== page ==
Transfer of Life Insurance Policy Interests
Prior to the Budget changes, a transfer of a life insurance policy between non-arm’s length parties was taxed on the basis that proceeds equaled the cash surrender value of the policy, if any. Budget 2016 proposes to tax the parties on the basis of proceeds equal to the full fair market value of the policy. As a result, such transfers will often attract significantly higher income tax costs. This change will apply to transfers on or after Budget Day.
For transfers which occurred prior to Budget Day for consideration in excess of the deemed proceeds (i.e. the cash surrender value), the increase to a corporate policyholder’s CDA, or the adjusted cost basis of the interests in a partnership to which a policy was transferred, will be reduced by any proceeds paid for the policy in excess of the cash surrender value. This change will apply to policy benefits received as a result of deaths occurring on or after Budget Day, regardless of how long ago the policy was transferred to the corporation or partnership.
9. Employment Insurance (EI) Improvements:
Budget 2016 proposes many changes to the EI rules, including the following:
- elimination of the higher eligibility requirements for new entrants and re-entrants to the labour market – effective July 2016, they will be subject to the same requirements as any other employee in the same region;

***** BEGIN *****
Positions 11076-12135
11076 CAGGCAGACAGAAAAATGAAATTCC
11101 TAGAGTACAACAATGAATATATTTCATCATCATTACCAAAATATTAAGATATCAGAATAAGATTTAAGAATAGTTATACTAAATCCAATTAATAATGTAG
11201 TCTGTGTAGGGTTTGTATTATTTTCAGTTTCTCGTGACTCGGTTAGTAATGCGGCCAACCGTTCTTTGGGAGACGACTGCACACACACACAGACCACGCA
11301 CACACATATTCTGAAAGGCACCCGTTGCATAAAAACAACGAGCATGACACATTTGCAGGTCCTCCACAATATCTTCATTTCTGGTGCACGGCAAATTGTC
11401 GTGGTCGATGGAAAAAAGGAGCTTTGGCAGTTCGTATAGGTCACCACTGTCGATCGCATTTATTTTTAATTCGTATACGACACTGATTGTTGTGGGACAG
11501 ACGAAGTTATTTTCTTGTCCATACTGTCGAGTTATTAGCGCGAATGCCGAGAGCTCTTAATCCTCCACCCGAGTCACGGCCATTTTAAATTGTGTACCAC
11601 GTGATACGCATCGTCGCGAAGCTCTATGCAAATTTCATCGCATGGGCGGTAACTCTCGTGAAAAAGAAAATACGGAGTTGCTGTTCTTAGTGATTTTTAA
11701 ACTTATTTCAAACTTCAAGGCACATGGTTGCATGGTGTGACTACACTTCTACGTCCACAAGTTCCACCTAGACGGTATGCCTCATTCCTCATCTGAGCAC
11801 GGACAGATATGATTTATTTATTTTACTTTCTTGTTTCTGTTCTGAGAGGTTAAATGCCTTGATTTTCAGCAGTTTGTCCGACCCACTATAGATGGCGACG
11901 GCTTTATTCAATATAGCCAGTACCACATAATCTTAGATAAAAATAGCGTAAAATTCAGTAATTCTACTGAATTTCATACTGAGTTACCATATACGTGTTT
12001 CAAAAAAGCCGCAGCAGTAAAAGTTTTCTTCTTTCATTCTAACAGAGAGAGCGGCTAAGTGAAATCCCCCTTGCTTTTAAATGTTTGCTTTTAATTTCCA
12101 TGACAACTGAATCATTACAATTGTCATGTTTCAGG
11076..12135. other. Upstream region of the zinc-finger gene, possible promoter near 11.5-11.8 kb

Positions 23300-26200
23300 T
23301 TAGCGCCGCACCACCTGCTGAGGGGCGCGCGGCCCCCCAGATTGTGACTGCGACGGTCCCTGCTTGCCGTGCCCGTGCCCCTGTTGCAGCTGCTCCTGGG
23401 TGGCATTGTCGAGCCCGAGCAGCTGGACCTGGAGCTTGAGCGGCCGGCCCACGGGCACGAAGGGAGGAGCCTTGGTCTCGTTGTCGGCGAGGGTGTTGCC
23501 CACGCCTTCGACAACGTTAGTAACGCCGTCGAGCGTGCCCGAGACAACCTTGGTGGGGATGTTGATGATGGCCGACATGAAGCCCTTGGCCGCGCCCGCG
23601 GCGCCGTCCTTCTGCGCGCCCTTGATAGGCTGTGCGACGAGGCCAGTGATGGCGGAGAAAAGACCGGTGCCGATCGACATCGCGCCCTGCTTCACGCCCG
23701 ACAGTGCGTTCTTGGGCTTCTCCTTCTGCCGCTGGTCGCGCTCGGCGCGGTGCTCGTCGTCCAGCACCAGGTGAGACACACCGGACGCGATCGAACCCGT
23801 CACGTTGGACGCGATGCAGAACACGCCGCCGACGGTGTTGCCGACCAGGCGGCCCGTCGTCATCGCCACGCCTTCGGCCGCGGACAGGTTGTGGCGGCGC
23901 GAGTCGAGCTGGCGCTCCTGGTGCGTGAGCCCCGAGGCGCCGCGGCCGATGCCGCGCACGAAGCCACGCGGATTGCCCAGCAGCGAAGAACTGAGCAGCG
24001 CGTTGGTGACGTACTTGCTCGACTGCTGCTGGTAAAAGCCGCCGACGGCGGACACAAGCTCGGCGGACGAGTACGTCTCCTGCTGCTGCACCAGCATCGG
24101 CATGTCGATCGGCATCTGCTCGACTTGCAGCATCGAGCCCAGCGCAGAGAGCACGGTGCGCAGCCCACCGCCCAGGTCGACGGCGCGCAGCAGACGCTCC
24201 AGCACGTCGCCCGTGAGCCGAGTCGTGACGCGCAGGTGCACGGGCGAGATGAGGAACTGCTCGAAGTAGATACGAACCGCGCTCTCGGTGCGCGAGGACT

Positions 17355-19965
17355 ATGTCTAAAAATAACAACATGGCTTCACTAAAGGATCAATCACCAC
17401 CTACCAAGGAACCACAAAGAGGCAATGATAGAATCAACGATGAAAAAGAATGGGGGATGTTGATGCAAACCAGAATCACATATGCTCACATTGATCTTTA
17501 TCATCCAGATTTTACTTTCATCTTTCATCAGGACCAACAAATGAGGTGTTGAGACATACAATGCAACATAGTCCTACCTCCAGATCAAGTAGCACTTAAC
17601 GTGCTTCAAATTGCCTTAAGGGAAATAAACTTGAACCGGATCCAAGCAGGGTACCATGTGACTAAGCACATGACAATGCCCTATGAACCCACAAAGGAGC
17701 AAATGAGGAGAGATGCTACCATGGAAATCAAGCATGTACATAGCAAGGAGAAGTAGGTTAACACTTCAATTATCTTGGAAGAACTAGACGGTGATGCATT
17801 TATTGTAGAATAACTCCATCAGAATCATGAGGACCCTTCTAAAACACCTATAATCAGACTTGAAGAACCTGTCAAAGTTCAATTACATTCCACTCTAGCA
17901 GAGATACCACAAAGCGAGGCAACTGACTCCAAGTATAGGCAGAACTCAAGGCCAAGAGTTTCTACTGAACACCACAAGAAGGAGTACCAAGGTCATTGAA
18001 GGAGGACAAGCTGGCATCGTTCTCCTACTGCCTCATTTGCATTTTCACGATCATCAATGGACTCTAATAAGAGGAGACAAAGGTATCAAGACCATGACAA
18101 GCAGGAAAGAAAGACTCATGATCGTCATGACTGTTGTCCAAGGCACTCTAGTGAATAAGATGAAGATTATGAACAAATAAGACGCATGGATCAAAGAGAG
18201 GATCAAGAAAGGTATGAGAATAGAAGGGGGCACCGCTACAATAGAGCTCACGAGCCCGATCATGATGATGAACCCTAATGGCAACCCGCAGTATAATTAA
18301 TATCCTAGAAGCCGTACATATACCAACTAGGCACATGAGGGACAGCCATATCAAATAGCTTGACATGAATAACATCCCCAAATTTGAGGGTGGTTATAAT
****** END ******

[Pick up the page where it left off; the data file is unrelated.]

- effective January 1, 2017, the EI waiting period will be reduced from 2 weeks to 1 week;
- extension until August 2018, of the “Working While on Claim” pilot project, which permits workers to keep 50 cents of EI benefits for every dollar earned, up to a maximum of 90% of the weekly insurable earnings used to compute their benefits;
- reversal of changes in 2012 which required workers to accept work with lower pay rates and/or longer commute;
- extension of regular benefits by five weeks, to a maximum of 50 weeks, for claimants in twelve regions which have experienced the most severe increases in unemployment (Newfoundland/ Labrador, Sudbury, Northern Ontario, Northern Manitoba, Saskatoon, Northern Saskatchewan, Calgary, Northern Alberta, Southern Alberta, Northern British Columbia, Whitehorse, and Nunavut), with a further 20 weeks for long-tenured workers. These changes are effective July 2016 with the measure being retroactively applied to eligible claims back to January 4, 2015; and,
- extension of the maximum duration of Work-Sharing Agreements from 38 weeks to 76 weeks.
In addition, funds will be allocated to cope with the increase in claims, both to speed processing and improve access to EI Call Centres.
Finally, the Budget noted a $21 million investment over three years to promote compliance with program rules, and a commitment to further improvements, including easier access to Compassionate Care benefits, provision of care to seriously ill family members and greater flexibility in parental leave benefits.